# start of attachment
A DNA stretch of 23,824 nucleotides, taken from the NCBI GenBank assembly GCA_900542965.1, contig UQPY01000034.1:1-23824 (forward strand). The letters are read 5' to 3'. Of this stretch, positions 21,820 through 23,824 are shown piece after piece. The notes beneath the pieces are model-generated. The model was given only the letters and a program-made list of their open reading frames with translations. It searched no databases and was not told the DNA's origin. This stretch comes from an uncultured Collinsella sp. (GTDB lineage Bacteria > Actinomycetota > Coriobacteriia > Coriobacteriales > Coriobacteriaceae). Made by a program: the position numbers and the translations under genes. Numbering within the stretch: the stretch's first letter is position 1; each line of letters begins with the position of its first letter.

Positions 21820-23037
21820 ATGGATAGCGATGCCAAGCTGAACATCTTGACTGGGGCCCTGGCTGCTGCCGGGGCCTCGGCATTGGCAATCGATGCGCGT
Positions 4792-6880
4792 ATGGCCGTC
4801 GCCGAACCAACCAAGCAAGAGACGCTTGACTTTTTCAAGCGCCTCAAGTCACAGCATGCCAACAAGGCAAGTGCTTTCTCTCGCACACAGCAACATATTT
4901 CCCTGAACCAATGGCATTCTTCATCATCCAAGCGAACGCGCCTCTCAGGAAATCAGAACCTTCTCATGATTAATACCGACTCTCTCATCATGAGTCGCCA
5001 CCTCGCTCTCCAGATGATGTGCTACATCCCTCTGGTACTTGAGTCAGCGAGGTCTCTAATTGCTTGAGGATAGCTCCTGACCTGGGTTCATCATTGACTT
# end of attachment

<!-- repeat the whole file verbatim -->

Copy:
A DNA stretch of 23,824 nucleotides, taken from the NCBI GenBank assembly GCA_900542965.1, contig UQPY01000034.1:1-23824 (forward strand). The letters are read 5' to 3'. Of this stretch, positions 21,820 through 23,824 are shown piece after piece. The notes beneath the pieces are model-generated. The model was given only the letters and a program-made list of their open reading frames with translations. It searched no databases and was not told the DNA's origin. This stretch comes from an uncultured Collinsella sp. (GTDB lineage Bacteria > Actinomycetota > Coriobacteriia > Coriobacteriales > Coriobacteriaceae). Made by a program: the position numbers and the translations under genes. Numbering within the stretch: the stretch's first letter is position 1; each line of letters begins with the position of its first letter.

Positions 21820-23037
21820 ATGGATAGCGATGCCAAGCTGAACATCTTGACTGGGGCCCTGGCTGCTGCCGGGGCCTCGGCATTGGCAATCGATGCGCGT
Positions 4792-6880
4792 ATGGCCGTC
4801 GCCGAACCAACCAAGCAAGAGACGCTTGACTTTTTCAAGCGCCTCAAGTCACAGCATGCCAACAAGGCAAGTGCTTTCTCTCGCACACAGCAACATATTT
4901 CCCTGAACCAATGGCATTCTTCATCATCCAAGCGAACGCGCCTCTCAGGAAATCAGAACCTTCTCATGATTAATACCGACTCTCTCATCATGAGTCGCCA
5001 CCTCGCTCTCCAGATGATGTGCTACATCCCTCTGGTACTTGAGTCAGCGAGGTCTCTAATTGCTTGAGGATAGCTCCTGACCTGGGTTCATCATTGACTT